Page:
Interval Training How To

When you honestly do not have time for a full blown workout, try interval training. Speedwork or short sprints can replace long slow distance workouts. Spend five minutes warming up at an easy pace. Then gradually increase your intensity until you are moving at about seventy percent of your maximum speed. You may feel a slight burn in your legs. And your lungs may open up for the first time in years. Hold this pace for about a minute. Then slow down to your normal tempo for two minutes. Increase your speed again to seventy percent for another leg exploding, lung expanding, minute. Cool down to a relaxed pace for another five.

Use intervals for walking, running, cycling, or in-line skating. The faster, more intense, velocity may be uncomfortable at first. Your heart rate and breathing will skyrocket. Soon you will crave it. Add one/one minute interval each week until you are sprinting a maximum of ten/one minute cycles. If you do not relish watching the clock, simply speed up between telephone poles. Then slow to your normal rate until you reach the next pole. Interval training burns fat, builds endurance, speed, and recovery. You will complete your workout sooner, and it is a pleasant diversion from your long, slow, distance stroll.

Interval training is varying your intensity throughout your exercise session. Alternate high-intensity work bouts and low-intensity rest periods. Intervals are used to improve your performance using effort intervals followed by recovery intervals. You can make interval training specific to your sport. Or you can use intervals to improve your fitness. To begin, make intervals equal to your normal steady state program. Follow this with a rest/recovery segment performed at a lower intensity.

Research has shown that interval training improves both your aerobic and anaerobic capacity. Continuous, long, slow, distance training improves aerobic capacity only. Interval training has also been shown to burn more total fat and calories than continuous training. Intervals allow you to perform more work increasing your Excess Post Oxygen Consumption (EPOC). EPOC, the "afterburn", is the absolute number of calories you consume, long after you have completed your workout.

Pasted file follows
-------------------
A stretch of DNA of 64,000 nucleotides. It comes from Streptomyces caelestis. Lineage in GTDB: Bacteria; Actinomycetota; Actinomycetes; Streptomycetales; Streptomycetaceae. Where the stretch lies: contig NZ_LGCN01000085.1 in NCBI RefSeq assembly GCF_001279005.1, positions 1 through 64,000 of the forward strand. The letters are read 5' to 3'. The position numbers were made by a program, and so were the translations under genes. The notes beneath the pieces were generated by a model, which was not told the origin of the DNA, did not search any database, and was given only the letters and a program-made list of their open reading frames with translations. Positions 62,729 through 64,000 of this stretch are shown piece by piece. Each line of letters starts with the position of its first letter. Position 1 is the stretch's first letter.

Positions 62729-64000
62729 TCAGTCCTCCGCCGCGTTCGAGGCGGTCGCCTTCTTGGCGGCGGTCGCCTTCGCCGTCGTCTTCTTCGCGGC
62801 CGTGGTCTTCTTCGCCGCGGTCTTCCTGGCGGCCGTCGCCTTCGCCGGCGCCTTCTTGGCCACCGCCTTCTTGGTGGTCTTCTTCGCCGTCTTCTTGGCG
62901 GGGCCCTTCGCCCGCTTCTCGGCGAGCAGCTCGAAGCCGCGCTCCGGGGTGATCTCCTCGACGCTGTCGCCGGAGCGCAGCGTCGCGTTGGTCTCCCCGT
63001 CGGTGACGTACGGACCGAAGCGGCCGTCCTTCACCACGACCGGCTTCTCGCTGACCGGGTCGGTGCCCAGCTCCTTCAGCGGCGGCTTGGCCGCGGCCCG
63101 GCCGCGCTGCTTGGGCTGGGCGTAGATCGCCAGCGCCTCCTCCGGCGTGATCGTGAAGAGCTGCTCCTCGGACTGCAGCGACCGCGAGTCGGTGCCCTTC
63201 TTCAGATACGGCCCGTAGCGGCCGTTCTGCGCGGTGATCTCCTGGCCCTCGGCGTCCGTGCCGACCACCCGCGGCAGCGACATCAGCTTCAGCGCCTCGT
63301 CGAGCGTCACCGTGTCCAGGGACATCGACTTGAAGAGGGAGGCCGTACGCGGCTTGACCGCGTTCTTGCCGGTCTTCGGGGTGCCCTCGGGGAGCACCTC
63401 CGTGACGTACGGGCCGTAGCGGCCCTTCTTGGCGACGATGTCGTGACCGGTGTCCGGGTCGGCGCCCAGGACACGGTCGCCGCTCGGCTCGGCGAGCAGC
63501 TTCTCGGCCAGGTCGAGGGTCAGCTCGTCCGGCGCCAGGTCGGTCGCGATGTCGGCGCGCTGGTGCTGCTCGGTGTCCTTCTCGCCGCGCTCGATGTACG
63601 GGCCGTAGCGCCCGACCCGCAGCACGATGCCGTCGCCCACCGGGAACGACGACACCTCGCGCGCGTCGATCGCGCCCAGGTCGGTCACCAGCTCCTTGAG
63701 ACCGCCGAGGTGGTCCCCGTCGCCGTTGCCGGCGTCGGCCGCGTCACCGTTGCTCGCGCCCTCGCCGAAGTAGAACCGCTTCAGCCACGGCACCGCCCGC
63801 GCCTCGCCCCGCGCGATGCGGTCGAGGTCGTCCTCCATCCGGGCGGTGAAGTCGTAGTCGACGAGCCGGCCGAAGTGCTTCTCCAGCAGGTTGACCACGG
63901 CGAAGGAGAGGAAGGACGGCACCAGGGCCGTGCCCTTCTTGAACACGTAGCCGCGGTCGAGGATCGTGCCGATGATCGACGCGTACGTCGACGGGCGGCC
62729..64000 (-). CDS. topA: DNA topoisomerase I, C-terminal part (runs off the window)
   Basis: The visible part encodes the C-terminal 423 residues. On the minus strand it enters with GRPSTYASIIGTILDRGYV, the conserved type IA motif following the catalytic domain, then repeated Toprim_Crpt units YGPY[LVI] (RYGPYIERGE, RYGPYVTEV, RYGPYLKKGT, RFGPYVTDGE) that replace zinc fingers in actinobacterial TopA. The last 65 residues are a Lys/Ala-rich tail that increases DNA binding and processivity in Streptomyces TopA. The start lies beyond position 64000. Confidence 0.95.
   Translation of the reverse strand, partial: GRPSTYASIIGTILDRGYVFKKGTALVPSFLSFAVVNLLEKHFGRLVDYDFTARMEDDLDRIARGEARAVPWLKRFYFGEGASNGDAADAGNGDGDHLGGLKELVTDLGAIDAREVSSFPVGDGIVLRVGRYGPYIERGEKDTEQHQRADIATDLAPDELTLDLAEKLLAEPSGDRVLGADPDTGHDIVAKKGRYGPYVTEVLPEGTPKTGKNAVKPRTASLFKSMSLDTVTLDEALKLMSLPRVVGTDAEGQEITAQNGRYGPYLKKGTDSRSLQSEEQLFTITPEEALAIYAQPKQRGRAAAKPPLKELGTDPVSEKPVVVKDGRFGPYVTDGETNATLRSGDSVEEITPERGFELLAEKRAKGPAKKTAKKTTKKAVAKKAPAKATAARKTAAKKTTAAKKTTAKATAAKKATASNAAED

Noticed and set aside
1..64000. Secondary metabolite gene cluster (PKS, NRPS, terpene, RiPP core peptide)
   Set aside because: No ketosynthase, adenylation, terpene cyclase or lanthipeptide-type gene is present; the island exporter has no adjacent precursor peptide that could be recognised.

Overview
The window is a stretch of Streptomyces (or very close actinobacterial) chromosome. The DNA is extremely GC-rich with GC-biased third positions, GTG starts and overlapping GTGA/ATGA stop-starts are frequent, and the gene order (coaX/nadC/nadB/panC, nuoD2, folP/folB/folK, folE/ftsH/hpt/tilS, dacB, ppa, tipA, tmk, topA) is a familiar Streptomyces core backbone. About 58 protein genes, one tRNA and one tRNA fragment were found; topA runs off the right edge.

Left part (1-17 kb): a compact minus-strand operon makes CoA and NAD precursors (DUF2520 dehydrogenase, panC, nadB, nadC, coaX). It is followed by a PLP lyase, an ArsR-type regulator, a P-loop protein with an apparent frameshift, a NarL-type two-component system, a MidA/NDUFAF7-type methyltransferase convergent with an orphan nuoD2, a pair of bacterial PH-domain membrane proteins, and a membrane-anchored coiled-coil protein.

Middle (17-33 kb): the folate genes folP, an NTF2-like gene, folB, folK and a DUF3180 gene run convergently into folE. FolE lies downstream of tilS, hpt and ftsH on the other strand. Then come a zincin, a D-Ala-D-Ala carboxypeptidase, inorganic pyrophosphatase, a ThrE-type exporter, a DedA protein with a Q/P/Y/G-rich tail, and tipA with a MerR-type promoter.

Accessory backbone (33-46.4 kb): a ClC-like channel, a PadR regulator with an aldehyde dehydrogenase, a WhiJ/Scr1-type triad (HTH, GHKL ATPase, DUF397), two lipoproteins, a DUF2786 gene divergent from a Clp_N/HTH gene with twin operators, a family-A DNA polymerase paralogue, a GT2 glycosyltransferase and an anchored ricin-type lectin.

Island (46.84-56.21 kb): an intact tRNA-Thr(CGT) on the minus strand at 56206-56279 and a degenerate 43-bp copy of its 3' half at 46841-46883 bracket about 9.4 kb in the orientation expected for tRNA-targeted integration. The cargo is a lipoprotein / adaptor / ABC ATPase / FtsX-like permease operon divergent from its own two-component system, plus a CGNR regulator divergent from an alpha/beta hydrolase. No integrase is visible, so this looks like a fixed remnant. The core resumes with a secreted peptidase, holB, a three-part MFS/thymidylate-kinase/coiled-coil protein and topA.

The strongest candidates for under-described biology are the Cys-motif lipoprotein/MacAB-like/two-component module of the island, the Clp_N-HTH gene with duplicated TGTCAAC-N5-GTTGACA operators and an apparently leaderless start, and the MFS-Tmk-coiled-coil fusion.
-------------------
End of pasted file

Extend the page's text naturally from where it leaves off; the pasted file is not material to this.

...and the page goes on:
Intervals have the potential to train your heart muscle longer and more effectively than a single bout of continuous training. During interval training, your heart must overcome a greater resistance. This leads to improved venous return which results in greater ventricular filling and contractility. You experience a more complete emptying which increases your stroke volume and cardiac output.

Interval training also improves your muscle's ability to tolerate lactic acid. You become accustomed to short periods of training, just below your anaerobic threshold. This helps you learn to delay the onset of fatigue.

An interval training program (aerobic system) is low intensity but continues for longer than three minutes. Both the work and rest intervals occur at an intensity that is within your aerobic system. The interval period is performed at a slightly higher intensity than your steady state.

The rest period is slightly lower than your steady state. The time in each interval usually ranges anywhere from 4 to 15 minutes.Climb on your exercise bicycle. Warm up for 3 minutes. Pedal at 70 percent of your maximum for 5 minutes. Take a one-minute easy-pedaling break. Perform another 5 minute interval.

An advanced interval training program (ATP-PC) is very high intensity, and short in duration (1-15 seconds). Sprint or lift weights at 95 percent intensity for 15 seconds. Then take a 45 second break. Your recovery interval is absolute-rest to allow for replacement of ATP and creatine phosphate. Because your work/rest cycle is relatively short, you can repeat the cycle 10 - 20 times within a single workout.

Another advanced interval training program (lactic acid system) kicks in at a high intensity and short duration (45-90 seconds). The work interval is greater than your anaerobic threshold. After your warm up, run the length of a track at 65 percent of your maximum speed. Jog slowly around the curve. Your rest interval occurs in the aerobic system. Use this program if you are highly fit and athletic. Your rest interval is active recovery. This allows for removal of lactic acid.

Speedplay is a form of interval training that is based on how you feel. It is less systematized than normal intervals. You govern how hard you want to work. You control your intensity based on your tolerance. Speedplay may be more enjoyable than timed intervals. It teaches novices how to progress beyond their anaerobic threshold. They learn to subjectively rate their perceived exertion.

Interval SportCord training may be performed on a circuit. Perform 1 set of 10 repetitions at 60 percent of your maximum. Take about 30 seconds to finish each exercise. Your rest interval is the period between exercises. Recovery time is minimal, as it includes only the seconds required to strap into the next machine. Your goal is to complete 10 repetitions on all 12 machines with limited rest between sets.

A variation of circuit weight training is aerobic circuit training. Aerobic circuit training is simply adding a 30 second to 3 minute aerobics station between each weight set. The benefits of interval training include:

1. Increasing your VO2 maximum. You will also be able to work out at a higher percentage of your VO2 max. because you will increase your anaerobic threshold.

2. You can burn more total fat and calories in a shorter workout session thereby maximizing the use of your time.

3. You will be effectively stimulating both fast and slow twitch muscle fibers.

4. You can change your interval routine to avoid overuse injuries. 5. Long, slow, continuous training sometimes becomes boring. Intervals spice up your program.